TCI is based on the so-called 4-Factors Model, consisting of the “I”, the individual, the “We”, which is the the group in a given context, the “Theme”, which is the topic that brings a group together, as well as the “Globe”, which is the world that contains a group process. For Cohn it is paramount to give equal magnitude to all four dimensions of the triangle, when analyzing group processes. Cohn has also formulated two postulates: “Disturbances take priority”, and, “Be your own chairperson” Whenever there is a disturbance in a group process, from either one of the four dimensions of a group process, Cohn suggests that one has to adjust a group process accordingly in order to address the issue at stake, rather than continuing the process in a linear fashion. This principle is expressed through the other postulate, which suggests that each person in a group should be his or her own “chairperson”, namely to speak out for oneself, rather than waiting for somebody else to address a disturbance for him or her. This postulate can also be seen as an expression of Cohn’s radical approach to democracy, stressing on the responsibility and agency of a person in each and every situation. At the time, this principle was also Cohn’s revolutionary response to a societal context shaped by war and fear.

Within her idea, that there are always and everywhere humans interacting with each other and sharing the same personal and spiritual base, she is connecting humanistic psychology with her own spiritual experience. In her book Von der Psycholanalyse zur Themenzentrierten Interaktion Cohn gives an example of this: “I believe that the mind theories of the 20th century which exclude subjectivity and transcendence to the universe, were pseudo science because they declare unproved possibilities as impossible: for example the possibilities for transcendental experience, even though these experiences where common sense in the past.” This quote reminds us of one of the central concerns of transrational peace philosophy and elicitve conflict transformation, as introduced by Wolfgang Dietrich 30 years after Cohn: to be conscious about the unknown and the uncertain and to take transcendental layers of our existence into epistemological academic consideration – against the strictly Cartesian tradition of modern science. From a transrational perspective it is very important to keep this in mind and not to narrow focus to the merely rational dimensions of knowledge, which would exclude parts that might be of huge impact for peace building and the transformation of conflicts, as peaces, as a plural concept, do not have one common meaning but are always understood as a subjective interpretation of a relational and transrational reality.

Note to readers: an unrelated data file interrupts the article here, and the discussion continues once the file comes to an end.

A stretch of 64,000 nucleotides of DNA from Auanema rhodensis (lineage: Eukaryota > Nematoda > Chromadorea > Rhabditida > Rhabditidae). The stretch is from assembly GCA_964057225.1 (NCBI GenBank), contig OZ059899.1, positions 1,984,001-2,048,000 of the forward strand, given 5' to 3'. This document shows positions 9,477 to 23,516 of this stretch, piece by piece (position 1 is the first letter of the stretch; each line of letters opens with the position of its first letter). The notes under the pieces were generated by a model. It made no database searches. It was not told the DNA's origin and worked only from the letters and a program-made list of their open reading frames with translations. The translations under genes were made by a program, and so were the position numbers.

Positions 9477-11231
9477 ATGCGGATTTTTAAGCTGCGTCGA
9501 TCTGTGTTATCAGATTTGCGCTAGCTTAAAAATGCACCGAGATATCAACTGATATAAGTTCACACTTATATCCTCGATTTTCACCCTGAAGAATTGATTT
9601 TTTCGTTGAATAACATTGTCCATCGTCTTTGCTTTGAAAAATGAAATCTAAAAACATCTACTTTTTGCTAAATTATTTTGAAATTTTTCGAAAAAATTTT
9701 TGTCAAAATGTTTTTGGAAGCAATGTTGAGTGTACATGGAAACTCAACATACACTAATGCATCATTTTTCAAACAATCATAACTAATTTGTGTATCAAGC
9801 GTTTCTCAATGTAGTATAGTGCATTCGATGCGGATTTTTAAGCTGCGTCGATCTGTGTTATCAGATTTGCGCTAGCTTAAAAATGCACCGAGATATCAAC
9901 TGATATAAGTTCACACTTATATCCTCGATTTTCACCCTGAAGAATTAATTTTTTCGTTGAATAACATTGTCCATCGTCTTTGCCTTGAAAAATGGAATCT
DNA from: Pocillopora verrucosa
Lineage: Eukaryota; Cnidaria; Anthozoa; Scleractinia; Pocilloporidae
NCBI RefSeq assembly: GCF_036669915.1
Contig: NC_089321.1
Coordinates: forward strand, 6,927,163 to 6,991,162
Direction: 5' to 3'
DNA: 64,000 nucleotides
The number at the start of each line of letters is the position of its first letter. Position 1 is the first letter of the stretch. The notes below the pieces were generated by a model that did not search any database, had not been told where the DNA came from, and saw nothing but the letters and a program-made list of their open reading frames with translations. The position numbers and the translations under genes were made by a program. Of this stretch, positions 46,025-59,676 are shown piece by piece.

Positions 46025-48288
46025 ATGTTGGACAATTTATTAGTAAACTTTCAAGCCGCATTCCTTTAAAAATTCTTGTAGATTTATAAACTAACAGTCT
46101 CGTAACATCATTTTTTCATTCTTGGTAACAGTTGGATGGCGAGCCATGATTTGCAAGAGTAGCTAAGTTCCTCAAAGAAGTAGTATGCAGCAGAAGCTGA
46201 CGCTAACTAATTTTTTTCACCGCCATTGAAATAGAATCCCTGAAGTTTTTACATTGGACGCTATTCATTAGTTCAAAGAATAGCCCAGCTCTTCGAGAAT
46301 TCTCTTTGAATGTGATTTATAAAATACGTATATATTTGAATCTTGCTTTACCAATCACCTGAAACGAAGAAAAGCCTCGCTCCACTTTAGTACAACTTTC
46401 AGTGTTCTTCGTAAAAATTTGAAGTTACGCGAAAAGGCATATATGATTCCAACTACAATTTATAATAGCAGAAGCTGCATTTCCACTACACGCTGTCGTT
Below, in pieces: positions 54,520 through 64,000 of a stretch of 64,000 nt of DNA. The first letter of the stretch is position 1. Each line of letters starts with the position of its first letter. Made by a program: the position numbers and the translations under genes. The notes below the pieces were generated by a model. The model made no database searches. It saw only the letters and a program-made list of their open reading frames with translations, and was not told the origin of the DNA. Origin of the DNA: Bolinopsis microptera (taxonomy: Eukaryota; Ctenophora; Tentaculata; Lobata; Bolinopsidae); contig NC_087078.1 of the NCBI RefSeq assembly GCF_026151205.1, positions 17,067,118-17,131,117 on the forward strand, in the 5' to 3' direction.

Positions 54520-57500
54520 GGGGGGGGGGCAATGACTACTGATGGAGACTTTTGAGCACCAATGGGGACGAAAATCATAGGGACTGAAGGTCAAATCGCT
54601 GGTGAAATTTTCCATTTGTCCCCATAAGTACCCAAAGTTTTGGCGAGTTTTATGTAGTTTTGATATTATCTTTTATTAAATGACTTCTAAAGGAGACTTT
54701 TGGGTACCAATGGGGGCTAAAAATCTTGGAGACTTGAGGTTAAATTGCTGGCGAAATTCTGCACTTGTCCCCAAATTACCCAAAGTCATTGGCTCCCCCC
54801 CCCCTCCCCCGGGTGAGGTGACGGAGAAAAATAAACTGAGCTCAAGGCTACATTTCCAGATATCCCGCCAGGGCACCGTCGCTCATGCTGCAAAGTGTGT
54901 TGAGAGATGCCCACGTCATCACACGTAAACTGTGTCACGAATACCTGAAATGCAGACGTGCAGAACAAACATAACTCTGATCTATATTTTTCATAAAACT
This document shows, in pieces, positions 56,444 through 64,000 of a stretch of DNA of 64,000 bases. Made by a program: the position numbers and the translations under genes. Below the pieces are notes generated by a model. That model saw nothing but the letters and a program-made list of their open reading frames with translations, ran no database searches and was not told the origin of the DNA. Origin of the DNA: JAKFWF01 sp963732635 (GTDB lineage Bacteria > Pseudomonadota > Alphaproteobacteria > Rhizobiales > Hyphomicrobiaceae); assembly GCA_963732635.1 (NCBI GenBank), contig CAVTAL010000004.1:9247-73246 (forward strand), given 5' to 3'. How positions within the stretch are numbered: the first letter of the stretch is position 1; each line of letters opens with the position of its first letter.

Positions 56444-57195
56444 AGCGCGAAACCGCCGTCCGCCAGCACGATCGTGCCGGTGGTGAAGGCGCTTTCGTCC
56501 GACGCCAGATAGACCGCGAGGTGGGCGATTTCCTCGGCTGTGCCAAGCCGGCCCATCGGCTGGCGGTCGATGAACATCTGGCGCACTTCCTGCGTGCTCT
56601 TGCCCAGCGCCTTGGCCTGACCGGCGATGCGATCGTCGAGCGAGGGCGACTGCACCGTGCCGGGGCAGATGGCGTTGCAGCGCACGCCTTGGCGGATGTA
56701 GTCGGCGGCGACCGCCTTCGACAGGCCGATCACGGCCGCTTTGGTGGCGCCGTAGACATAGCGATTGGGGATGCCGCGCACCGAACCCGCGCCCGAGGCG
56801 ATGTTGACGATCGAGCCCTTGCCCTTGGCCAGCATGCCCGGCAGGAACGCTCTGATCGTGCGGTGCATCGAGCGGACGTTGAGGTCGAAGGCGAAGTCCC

Further Reading

  • Cohn R. (1975): Von der Psychoanalyse zur Themenzentrierten Interaktion, Klett-Cotta, Stuttgart.
  • Cohn R. / Farau F. (1984): Gelebte Geschichte der Psychotherapie, zwei Perspektiven, Klett-Cotta, Stuttgart.
  • Schneider-Landolf, M. et al. (2010): Handbuch der Themenzentrierten Interaktion, Vandenhoeck & Ruprecht, Göttingen.

Image Sources:

  • Featured Image: © Veronika Lex